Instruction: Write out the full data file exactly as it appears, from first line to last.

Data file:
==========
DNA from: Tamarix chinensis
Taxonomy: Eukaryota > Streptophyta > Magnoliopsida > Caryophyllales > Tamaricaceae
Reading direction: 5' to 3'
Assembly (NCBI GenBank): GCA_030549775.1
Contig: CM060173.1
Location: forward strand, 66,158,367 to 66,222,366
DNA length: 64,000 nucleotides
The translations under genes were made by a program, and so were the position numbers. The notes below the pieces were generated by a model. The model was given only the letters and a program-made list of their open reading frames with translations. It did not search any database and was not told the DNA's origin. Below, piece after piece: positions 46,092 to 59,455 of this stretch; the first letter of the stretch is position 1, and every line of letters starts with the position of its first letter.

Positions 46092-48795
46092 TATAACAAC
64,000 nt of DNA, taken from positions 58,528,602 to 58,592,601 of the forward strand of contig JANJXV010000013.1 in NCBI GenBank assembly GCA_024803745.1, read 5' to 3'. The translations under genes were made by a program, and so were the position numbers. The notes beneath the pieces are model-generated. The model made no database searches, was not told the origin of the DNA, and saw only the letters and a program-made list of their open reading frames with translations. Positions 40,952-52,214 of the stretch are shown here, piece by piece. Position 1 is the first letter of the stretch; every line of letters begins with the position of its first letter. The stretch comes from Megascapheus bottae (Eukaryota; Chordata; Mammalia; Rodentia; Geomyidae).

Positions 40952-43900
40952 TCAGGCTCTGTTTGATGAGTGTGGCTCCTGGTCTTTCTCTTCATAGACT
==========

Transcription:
DNA from: Tamarix chinensis
Taxonomy: Eukaryota > Streptophyta > Magnoliopsida > Caryophyllales > Tamaricaceae
Reading direction: 5' to 3'
Assembly (NCBI GenBank): GCA_030549775.1
Contig: CM060173.1
Location: forward strand, 66,158,367 to 66,222,366
DNA length: 64,000 nucleotides
The translations under genes were made by a program, and so were the position numbers. The notes below the pieces were generated by a model. The model was given only the letters and a program-made list of their open reading frames with translations. It did not search any database and was not told the DNA's origin. Below, piece after piece: positions 46,092 to 59,455 of this stretch; the first letter of the stretch is position 1, and every line of letters starts with the position of its first letter.

Positions 46092-48795
46092 TATAACAAC
64,000 nt of DNA, taken from positions 58,528,602 to 58,592,601 of the forward strand of contig JANJXV010000013.1 in NCBI GenBank assembly GCA_024803745.1, read 5' to 3'. The translations under genes were made by a program, and so were the position numbers. The notes beneath the pieces are model-generated. The model made no database searches, was not told the origin of the DNA, and saw only the letters and a program-made list of their open reading frames with translations. Positions 40,952-52,214 of the stretch are shown here, piece by piece. Position 1 is the first letter of the stretch; every line of letters begins with the position of its first letter. The stretch comes from Megascapheus bottae (Eukaryota; Chordata; Mammalia; Rodentia; Geomyidae).

Positions 40952-43900
40952 TCAGGCTCTGTTTGATGAGTGTGGCTCCTGGTCTTTCTCTTCATAGACT